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November 1978

Ticarcillin Disodium in Anaerobic Infections

Author Affiliations

From the Division of Infectious Diseases, Department of Internal Medicine Martin Luther King, Jr, General Hospital, Charles R. Drew Postgraduate School of Medicine, Los Angeles (Drs Webb, Thadepalli, Roy, and Bach), and the University of Southern California School of Medicine, Los Angeles (Drs Webb and Thadepalli).

Arch Intern Med. 1978;138(11):1618-1620. doi:10.1001/archinte.1978.03630360016011

Twenty-five patients were treated with ticarcillin disodium, 18 of whom had anaerobic infections that included pleuropulmonary infections (seven), mandibular osteomyelitis (four), perirectal abscess (two), sepsis, primary site unknown (one), liver abscess (one), pelvic abscess (one), decubitus ulcer (one), and synergistic gangrene (one). Seven had no anaerobic infections. Three had anaerobic septicemia. Culture results included anaerobes: peptococci (ten), peptostreptococci (ten), Bacteroides fragilis (six), Bacteroides not fragilis (ten), eubacteria (three), fusobacteria (two), Clostridium (one), Veillonella (one), and acidaminococcus (one); aerobes: Proteus (three), Klebsiella (two), Escherichia coli (two), and streptococci (two). Six patients with mixed aerobic infections initially received gentamicin sulfate in addition. The serum levels were 110 ± 20 μg/ml one hour after intravenous infusion of 5 g of ticarcillin disodium. All anaerobic isolates were susceptible at ≤ 100 μg/ml and 85% by ≤ 25 μg/ml of ticarcillin. Sixteen patients responded well to ticarcillin and two failed to respond. Our study suggests that ticarcillin is useful in the treatment of anaerobic infections.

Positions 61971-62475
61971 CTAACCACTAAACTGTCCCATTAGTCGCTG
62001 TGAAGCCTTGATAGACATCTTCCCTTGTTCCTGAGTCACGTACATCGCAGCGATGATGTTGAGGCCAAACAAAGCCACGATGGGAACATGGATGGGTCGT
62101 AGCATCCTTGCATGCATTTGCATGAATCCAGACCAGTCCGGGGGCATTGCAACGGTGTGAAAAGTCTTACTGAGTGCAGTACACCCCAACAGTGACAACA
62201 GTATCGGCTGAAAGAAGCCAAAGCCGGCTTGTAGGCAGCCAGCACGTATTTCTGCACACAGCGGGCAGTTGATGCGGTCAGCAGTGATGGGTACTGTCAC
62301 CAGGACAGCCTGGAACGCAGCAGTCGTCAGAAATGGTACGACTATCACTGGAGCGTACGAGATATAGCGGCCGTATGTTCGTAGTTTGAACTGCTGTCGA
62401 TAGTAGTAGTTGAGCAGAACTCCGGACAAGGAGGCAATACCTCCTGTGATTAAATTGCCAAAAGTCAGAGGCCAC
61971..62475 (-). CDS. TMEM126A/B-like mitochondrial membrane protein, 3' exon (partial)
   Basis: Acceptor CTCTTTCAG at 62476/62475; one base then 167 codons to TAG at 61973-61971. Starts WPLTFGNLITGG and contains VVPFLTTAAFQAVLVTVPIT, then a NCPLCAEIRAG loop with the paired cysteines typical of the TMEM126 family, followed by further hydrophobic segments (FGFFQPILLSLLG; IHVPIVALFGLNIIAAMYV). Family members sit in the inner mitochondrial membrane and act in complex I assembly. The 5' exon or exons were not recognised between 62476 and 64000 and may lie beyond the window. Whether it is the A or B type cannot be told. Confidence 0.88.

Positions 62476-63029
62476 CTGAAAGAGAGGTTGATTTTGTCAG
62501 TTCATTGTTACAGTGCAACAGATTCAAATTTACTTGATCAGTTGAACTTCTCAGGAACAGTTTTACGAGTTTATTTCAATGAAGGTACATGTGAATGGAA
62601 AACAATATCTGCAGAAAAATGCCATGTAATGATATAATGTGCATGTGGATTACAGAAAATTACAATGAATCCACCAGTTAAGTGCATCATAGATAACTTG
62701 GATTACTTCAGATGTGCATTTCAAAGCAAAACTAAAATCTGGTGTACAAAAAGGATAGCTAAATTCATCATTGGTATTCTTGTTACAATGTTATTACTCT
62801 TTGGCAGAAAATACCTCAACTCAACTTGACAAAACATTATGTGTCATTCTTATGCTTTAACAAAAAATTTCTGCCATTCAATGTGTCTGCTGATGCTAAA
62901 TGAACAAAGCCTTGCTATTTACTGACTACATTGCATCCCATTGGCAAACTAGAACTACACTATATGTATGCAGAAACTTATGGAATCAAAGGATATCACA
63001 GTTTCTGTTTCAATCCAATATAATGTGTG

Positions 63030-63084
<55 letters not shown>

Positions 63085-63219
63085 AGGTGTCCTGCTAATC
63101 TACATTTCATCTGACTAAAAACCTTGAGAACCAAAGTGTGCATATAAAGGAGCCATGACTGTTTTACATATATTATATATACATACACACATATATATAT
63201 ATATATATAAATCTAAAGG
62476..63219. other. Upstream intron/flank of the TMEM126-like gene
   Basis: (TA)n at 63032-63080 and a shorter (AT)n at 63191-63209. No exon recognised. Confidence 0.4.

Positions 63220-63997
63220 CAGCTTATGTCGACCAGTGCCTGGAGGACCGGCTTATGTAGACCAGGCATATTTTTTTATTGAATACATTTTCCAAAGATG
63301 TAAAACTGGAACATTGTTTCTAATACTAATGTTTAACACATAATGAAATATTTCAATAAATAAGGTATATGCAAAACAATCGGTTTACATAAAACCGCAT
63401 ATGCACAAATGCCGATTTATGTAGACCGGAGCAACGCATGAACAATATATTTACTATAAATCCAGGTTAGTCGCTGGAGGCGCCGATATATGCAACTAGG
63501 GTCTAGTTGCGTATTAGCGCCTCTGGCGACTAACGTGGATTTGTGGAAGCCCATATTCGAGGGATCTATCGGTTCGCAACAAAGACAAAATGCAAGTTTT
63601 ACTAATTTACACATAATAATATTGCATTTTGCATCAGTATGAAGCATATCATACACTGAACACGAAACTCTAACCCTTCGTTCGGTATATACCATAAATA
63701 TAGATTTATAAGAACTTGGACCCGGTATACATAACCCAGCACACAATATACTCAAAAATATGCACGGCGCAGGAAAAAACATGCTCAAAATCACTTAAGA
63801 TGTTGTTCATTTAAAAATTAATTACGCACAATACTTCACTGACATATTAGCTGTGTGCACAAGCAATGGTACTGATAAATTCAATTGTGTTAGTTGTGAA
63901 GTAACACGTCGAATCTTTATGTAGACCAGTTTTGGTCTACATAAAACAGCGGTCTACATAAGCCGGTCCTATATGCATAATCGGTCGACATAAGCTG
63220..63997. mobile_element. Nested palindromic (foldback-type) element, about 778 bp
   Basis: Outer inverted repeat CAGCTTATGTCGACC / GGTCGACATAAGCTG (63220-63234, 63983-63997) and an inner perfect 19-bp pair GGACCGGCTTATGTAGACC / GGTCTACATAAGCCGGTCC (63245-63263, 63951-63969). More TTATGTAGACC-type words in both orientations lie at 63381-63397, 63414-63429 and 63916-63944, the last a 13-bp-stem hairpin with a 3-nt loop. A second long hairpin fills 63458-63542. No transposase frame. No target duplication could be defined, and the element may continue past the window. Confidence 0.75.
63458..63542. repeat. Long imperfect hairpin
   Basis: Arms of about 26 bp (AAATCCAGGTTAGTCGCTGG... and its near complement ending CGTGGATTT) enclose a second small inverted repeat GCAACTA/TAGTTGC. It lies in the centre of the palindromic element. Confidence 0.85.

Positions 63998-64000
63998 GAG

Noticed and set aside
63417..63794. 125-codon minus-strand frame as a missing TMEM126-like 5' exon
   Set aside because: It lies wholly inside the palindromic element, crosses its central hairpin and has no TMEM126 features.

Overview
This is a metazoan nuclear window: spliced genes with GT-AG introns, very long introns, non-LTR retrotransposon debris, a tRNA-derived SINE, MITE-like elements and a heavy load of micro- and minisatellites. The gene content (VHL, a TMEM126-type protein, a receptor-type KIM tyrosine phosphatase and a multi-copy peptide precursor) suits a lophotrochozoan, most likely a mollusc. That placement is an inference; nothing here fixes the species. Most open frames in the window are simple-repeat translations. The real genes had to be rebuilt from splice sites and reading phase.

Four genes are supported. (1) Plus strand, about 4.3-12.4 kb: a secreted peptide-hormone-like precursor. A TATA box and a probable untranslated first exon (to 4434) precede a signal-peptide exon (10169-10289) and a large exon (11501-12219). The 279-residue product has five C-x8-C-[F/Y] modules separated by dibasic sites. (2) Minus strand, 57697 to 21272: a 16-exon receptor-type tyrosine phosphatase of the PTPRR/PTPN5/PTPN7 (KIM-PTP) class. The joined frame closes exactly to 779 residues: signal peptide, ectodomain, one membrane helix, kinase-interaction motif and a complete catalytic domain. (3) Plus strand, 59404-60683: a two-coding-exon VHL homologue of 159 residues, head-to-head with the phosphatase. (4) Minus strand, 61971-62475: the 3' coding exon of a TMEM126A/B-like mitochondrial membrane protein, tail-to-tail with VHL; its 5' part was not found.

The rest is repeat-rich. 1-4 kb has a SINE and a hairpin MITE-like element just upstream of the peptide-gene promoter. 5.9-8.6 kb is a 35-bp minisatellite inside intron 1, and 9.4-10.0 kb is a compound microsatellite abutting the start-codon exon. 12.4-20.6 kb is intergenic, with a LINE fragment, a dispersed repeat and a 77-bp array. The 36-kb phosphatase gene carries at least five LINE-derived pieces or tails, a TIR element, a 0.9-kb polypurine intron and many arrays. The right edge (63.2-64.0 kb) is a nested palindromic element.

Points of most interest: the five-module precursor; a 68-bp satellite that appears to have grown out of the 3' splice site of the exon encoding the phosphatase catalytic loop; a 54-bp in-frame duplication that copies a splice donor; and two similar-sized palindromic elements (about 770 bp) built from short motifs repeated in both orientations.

(Arch Intern Med 138:1618-1620, 1978)